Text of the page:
Vera comes from multidisciplinary background in master planning in various fields of art; architecture, urban design, filmmaking and storytelling, has made her specialized in conceptual strategy in technology, innovation and business development. Vera contributes her expertise in combining these fields, creating a collaborative competition platform for designing cities for Mars, our next step to settle the Red Planet. Vera is the Master Architect and planner of Mars City Design.
Technical Director for Google Lunar XPRIZE
Andrew is the Director for Technical Operations at the XPRIZE Foundation where he supports the operation of the Google Lunar XPRIZE. Coming from a background in the aerospace and mechanical engineering fields, Andrew previously worked in the private space industry in Europe as a technology developer, project manager and entrepreneur. Among other roles, he worked for 4 years as a specialist at the European Space Agency in the Netherlands where he supported the development of space missions, including significant contributions to future lunar and Mars landers as well as the VEGA launch vehicle. As Director of Technical Operations for the Google Lunar XPRIZE, he is responsible for selecting and managing the panel of independent judges, communicating technical aspects of the prize to the space industry and the general public, and he also led the implementation of the Milestone Prizes program held in 2014. Andrew holds a Ph.D and bachelors degrees in aerospace engineering from the University of Sydney and a Masters degree in Space Studies from the International Space University.
Curtis is an Aerospace Systems Engineer with a passion for space. He has more than 10 years experiences in designing, managing, and executing engineering projects and have both technical and management experiences. Curtis earned his Ph.D. in Aerospace Engineering at Georgia Tech, and he is ready to making ideas, people, hardware into space.
Curtis specialities: Systems Engineering, Analysis, Design, SysML, Problem Solving, Space Industry, Coding, MatLab, Python, JMP, Communicating in Japanese
Mr. Jacobson co-founded Desert Sky Holdings, a Los Angeles based investment group that focuses on below the radar opportunities. Jacobson co-led the first institutional investment in XCOR Aerospace. Jacobson is the co-founder of Aerospace & Defense Forum, a former board member of the Space Frontier Foundation, and is a member of Space Angels Network. Jacobson was inspired by the first XPRIZE competition to to helping grow and enhance the space eco-system through advocacy, investment, leadership and technology development.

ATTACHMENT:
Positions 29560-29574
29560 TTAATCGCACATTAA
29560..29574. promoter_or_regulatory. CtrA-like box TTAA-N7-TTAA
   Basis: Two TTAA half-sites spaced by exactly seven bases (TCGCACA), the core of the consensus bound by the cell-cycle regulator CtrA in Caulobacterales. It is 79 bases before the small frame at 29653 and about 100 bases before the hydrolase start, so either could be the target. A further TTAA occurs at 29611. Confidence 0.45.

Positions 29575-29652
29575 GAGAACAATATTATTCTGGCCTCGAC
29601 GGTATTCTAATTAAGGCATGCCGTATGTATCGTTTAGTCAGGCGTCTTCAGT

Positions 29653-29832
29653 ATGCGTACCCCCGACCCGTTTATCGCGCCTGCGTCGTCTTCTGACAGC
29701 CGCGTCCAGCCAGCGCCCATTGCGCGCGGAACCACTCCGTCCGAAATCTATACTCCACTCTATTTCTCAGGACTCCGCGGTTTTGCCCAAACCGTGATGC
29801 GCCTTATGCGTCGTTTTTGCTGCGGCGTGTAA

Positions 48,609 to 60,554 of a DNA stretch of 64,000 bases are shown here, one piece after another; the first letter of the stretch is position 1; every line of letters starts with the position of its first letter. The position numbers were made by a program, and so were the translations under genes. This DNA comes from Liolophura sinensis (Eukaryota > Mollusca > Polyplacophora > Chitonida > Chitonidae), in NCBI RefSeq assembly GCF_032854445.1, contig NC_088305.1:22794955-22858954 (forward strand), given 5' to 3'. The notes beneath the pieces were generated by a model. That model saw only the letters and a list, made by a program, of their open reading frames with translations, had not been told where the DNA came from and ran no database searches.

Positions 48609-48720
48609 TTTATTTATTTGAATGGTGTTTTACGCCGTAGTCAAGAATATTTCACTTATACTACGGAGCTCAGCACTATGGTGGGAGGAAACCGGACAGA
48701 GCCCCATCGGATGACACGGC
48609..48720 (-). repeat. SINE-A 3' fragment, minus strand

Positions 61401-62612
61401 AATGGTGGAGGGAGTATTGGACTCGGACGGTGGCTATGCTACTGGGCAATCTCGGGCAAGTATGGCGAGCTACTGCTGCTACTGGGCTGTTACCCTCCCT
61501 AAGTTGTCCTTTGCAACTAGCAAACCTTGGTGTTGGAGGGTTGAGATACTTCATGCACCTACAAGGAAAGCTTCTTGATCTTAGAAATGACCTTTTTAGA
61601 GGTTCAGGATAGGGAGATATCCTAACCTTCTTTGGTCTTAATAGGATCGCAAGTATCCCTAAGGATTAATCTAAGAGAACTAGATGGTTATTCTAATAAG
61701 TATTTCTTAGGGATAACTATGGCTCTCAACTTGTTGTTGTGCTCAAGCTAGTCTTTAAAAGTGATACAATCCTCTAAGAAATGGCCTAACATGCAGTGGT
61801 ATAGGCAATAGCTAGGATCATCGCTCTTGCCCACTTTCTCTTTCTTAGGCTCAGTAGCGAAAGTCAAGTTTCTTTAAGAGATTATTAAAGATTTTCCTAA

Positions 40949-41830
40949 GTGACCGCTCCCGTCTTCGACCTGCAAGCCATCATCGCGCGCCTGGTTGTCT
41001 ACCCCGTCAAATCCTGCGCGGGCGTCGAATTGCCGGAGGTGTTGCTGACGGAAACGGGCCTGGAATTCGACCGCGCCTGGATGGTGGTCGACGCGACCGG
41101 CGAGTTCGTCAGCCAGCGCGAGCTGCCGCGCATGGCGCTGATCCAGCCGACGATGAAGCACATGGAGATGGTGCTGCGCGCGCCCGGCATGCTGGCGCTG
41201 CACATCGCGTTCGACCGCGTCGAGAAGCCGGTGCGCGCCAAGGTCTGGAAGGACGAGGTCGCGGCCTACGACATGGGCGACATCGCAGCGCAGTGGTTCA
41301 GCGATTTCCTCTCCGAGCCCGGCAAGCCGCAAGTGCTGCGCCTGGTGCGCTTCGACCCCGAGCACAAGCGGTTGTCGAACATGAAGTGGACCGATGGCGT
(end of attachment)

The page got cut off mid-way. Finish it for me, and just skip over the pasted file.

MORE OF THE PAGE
Monica is a managing partner at LightSpeed Innvations, an aerospace accelerator. Monica has over 22 years of experience in the technology and aerospace industries; with expertise in technology R&D, product development, strategic partnerships, and innovation strategy. She frequently advises high-tech start-ups and corporations on their business and technology strategies. As part of the steering committee for the Wharton Angel Network and Wharton Aerospace Ventures, Monica works actively with investors and entrepreneurs. Monica holds both BSEE and MSEE degrees from the University of Southern California, a Systems Engineering certificate from the California Institute of Technology, and an MBA from The Wharton School. She currently holds a faculty position at The Wharton School.
Norris Tie currently works at Northrop Grumman Aerospace Systems as an air-breathing propulsion engineer. He graduated from UCLA Class of June 2014 in aerospace engineering. He is passionate about both aerospace and entrepreneurship. He served as President of UCLA's Technical Entrepreneurial Community (TEC) and founded UCLA's Entrepreneurship Council, which now has around 20 organizations, ranging from the Law School, Anderson School of Business, Startup UCLA, and student groups like TEC. He also participated in UCLA's Rocket Project as safety officer and the UCLA ELFIN cubesat project. In his spare time, he is learning to build rockets. He is interested in anything that moves humans faster around the world and/or through space, namely rockets and high speed propulsion engines.